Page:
Value
A resource is valuable when it allows the firm to be more effective and/or efficient. This is closely linked to areas of competitive strategy and models such as SWOT analysis, in which a firm seeks to reduce risks and capitalise on opportunities through a deeper understanding of market trends and its position.

Rarity
A resource must also be rare to be of strategic significance. If a large number of competitors possess the same valuable resource, then the ability of any firm to use it in a way which is strategically significant is materially reduced.

Uniqueness
To be strategically useful, a resource must be difficult to imitate or copy. If this is not the case, any advantage will be short lived as competitors will simply adopt the leader’s approach.

This issue can often be seen by the way in which law firms deploy resources and capabilities in the area of client service strategy. Each new initiative created by one firm is copied in short order by its competitors. The result is profit eroding, since all firms inevitably increase their cost base without any competitive advantage being ultimately achieved.

One source of uniqueness which any firm potentially possesses is derived from what strategists term as ‘path dependency’, which can be thought of as the unique resources, capabilities and experiences which a firm has acquired as a result of its history, client base, relational capital, knowledge and cultural attributes.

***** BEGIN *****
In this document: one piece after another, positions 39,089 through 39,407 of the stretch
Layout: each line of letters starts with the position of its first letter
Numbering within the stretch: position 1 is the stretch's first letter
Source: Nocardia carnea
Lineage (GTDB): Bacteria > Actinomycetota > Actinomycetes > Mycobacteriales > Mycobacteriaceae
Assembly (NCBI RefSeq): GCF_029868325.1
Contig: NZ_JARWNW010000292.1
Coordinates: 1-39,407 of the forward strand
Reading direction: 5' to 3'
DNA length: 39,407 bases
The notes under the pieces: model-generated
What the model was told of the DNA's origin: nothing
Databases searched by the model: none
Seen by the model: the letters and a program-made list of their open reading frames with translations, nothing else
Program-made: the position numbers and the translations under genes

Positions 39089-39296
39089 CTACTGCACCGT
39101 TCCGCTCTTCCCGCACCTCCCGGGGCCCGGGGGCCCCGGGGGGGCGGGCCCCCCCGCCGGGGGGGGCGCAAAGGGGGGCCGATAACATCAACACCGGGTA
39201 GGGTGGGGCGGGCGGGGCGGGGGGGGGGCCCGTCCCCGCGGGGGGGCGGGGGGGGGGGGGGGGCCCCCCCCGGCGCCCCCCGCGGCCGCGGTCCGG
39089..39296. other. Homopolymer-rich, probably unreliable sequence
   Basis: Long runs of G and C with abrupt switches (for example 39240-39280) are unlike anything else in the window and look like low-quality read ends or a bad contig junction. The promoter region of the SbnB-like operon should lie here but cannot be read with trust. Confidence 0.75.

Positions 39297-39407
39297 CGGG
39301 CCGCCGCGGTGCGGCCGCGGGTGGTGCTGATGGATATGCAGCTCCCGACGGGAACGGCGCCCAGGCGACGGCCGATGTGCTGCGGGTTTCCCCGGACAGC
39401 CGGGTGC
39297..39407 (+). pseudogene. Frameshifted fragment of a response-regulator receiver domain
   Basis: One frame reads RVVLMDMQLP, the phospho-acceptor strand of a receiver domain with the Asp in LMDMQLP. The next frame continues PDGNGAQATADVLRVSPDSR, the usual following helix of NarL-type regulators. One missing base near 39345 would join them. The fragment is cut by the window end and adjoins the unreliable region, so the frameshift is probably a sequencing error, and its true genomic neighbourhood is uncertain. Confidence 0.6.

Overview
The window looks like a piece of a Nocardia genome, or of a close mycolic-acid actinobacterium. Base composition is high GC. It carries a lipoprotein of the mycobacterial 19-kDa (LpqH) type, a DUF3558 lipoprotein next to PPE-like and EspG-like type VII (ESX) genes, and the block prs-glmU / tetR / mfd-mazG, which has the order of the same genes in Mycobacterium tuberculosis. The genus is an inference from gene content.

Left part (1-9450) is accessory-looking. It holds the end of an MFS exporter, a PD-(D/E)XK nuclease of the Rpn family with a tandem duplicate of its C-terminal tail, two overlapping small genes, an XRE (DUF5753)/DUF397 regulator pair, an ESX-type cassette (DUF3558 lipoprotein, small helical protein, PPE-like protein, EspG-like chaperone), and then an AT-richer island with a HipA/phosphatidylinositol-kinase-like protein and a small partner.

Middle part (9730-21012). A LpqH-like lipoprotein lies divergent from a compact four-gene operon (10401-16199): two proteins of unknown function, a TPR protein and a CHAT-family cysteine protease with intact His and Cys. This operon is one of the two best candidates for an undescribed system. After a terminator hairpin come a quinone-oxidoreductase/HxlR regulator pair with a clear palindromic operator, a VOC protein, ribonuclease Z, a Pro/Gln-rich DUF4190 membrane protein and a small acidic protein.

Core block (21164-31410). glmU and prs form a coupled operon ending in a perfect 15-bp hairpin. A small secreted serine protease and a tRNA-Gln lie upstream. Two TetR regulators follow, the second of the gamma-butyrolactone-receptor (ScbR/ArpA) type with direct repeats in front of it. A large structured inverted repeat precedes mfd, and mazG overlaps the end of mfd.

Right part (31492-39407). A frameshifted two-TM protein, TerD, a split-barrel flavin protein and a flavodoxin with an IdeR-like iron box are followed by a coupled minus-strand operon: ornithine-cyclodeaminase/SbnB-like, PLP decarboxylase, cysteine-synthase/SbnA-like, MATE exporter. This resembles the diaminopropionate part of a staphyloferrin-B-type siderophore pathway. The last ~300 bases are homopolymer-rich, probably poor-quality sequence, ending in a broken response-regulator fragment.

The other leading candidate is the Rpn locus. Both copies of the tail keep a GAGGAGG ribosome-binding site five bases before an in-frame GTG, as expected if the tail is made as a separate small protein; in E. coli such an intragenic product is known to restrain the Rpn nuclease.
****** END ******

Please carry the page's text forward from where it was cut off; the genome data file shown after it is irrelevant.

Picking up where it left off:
Evaluating such resources can be very difficult and indeed it is, to an extent, the inability to ‘bottle’ these factors which creates their uniqueness and value.

Law firms have high levels of social complexity and deep-rooted cultures which make those which are successful difficult to imitate. The same factors can also be a significant hindrance to management teams seeking to change those which are less successful.

Substitution
It is possible for a resource to be valuable, rare and unique but to still lack strategic significance because it can be easily substituted by a different resource which creates a similar type of client benefit.

This may be seen in law firms which adopt equivalent management or governance structures in an effort to change partner behaviours and improve operational performance. While the approaches will differ, they could be viewed as substitutes of each other.

Recipes not ingredients
It is also important to appreciate that a successful strategy will be more about the way in which resources are combined than about their existence per se.

A cooking metaphor usefully illustrates the point that an appetising dish is not achieved simply by having the correct ingredients (i.e. resources) but by the chef, the precise recipe and the way in which they are combined in the cooking process (i.e. capabilities).